Japan has learned a lot since Fukushima. Late in August 2011, the Japanese government passed a law subsidizing the purchase of energy from renewable sources. According to this law, which became effective July 1, 2012, the government is allowed to define special tariffs for energy from renewable resources. In order to better understand the background and objectives of the German Renewable Energy Sources Act ( EEG), which served as an example for similar initiatives in about 50 other countries, the Japanese government sent energy experts to Germany. After meeting with the Federal Office of Economics and Export Control (BAFA), they proceeded to the DQS headquarters in Frankfurt to learn about the methods a certification body may use to verify implementation of the EEG. The DQS-UL office in Tokyo continues to enhance this contact with their government.
During a chamber conference of parliament in 2011, the President of the Republic of Kazakhstan, Nursultan Nazarbayev, emphasized that implementation of the “Energy Saving and Energy Effectiveness Law” would be one of their most important objectives, since the development of the energy market is very important for strengthening the economy. This law establishes a legal basis in the area of energy saving and improving of energy effectiveness. It also includes stipulations for the financing of activities through budgets at all levels. Additionally, the law includes provisions for implementing the rights of governmental bodies in modernizing production, storage, transportation and consumption of energy resources, conducting control over usage of energy resources etc.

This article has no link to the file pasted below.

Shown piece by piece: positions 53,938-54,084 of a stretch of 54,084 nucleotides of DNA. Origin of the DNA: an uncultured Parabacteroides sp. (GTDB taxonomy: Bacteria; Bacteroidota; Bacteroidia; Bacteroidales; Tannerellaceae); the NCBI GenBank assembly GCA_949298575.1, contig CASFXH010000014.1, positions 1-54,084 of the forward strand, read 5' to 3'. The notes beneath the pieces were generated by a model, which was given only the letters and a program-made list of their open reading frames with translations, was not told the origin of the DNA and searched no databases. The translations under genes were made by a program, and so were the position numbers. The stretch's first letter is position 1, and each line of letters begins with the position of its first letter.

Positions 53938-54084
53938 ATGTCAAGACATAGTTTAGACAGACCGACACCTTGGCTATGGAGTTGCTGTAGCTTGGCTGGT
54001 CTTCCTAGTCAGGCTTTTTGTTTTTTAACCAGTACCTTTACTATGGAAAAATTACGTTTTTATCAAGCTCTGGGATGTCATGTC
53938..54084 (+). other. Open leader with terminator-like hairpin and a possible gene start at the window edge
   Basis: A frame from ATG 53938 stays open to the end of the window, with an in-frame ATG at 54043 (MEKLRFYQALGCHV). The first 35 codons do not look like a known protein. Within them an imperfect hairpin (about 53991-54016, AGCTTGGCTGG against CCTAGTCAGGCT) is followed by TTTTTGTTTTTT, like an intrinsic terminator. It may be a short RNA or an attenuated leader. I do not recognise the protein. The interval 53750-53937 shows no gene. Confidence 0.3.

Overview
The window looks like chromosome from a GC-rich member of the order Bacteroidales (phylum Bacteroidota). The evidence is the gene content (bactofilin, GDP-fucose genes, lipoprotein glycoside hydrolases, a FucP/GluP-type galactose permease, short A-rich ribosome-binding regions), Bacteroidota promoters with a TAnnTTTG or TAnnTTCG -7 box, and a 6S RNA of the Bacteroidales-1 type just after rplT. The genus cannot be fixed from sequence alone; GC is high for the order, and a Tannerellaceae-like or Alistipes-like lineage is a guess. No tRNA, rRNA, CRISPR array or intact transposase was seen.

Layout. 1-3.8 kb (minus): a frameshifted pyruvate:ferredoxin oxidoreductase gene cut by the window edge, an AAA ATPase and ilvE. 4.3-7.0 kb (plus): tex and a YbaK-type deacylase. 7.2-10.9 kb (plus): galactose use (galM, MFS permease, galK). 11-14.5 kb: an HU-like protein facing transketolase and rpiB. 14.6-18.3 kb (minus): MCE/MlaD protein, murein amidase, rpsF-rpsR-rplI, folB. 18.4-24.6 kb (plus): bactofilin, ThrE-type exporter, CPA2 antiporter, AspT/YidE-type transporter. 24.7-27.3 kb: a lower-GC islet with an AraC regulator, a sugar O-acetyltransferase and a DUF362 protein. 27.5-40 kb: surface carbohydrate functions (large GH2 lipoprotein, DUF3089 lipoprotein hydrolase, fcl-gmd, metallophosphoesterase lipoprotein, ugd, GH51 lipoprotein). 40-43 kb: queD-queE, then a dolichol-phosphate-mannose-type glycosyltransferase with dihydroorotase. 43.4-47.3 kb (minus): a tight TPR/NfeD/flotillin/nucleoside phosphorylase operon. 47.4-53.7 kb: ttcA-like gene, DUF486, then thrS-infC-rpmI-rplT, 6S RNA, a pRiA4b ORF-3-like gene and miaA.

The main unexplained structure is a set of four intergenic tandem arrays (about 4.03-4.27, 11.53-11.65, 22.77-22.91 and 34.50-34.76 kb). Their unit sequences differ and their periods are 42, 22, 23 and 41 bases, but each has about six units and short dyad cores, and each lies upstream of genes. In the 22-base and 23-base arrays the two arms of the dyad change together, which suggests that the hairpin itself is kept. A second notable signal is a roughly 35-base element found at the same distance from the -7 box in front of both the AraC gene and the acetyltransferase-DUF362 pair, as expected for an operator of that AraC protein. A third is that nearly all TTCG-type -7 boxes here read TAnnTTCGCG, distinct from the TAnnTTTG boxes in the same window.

Among the 300 attendants at the “Days of Energy Savings and Energy Effectiveness” were many officials from various government levels, as well as from large scale companies both foreign and domestic. As the official representative of DQS-UL Group in Kazakhstan, the general director of “DQS Certification KZ”, Mrs. Gaziza Omarova spoke on the approval and implementation of the ISO 50001:2011 standard and the importance of energy savings.
In Korea, DQS UL customer Samsung is a pioneer in the area of energy management. Four sites in Korea have already been certified to ISO 50001 by UL Management Systems Solutions (Korea) LLC, with plans to certify all sites overseas. The Korean government requires designated companies (large energy consuming companies such as steel, shipbuilding and chemical companies) to establish and achieve energy savings targets.
ISO 50001 is particularly sought after in Poland, especially due to the requirements of the new European Directive on Energy Efficiency (EED) stipulating 20% primary energy savings by 2020. The government has implemented working groups designed to generate plans for the implementation of these statements and goals. To date, the so-called “Act of 15th April 2011 on Energy Efficiency” is still applicable, which calls for energy savings of 9% as well as establishing responsibilities of the public sector in energy efficiency and rules of obtaining and remitting certificates for energy efficiency. The Act places much emphasis on conducting so-called “energy support audits” for thermo-operated buildings and renovations. Funding opportunities for financing and supporting initiatives aimed at saving energy and promoting renewable energy sources, with the aim of reducing greenhouse gas emissions and air pollutants, became available late 2012.